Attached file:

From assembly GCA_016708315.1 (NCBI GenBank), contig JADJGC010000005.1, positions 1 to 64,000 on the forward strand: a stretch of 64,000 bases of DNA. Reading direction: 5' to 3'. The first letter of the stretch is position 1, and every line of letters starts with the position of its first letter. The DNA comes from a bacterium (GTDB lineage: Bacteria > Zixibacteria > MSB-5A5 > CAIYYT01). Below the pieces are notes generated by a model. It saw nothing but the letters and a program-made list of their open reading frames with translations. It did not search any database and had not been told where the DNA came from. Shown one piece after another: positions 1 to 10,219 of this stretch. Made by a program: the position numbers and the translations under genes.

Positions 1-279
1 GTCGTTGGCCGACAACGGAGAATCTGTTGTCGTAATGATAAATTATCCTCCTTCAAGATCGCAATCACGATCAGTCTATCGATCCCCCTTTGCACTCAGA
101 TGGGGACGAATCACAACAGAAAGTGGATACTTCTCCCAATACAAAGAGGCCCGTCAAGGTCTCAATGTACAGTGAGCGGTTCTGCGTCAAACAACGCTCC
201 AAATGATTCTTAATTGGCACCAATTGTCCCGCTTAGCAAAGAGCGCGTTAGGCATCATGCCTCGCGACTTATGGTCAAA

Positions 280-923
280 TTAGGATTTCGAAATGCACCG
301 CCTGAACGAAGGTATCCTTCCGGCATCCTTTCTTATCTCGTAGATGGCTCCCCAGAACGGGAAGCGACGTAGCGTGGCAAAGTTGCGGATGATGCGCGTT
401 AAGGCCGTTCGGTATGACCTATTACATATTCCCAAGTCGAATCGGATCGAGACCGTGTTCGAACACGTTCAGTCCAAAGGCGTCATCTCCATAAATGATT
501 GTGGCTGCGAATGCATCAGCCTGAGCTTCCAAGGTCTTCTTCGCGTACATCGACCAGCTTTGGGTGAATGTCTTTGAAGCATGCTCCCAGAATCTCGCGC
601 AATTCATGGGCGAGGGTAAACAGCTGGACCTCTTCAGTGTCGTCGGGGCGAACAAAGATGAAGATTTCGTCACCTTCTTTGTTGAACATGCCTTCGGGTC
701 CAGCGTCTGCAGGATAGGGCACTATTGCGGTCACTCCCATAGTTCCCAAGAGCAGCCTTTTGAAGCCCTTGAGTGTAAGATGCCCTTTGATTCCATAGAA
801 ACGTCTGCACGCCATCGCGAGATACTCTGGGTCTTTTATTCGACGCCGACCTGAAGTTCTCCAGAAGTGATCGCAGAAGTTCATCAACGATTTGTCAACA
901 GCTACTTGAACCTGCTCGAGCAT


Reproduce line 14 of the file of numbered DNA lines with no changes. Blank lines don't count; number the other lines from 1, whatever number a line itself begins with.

901 GCTACTTGAACCTGCTCGAGCAT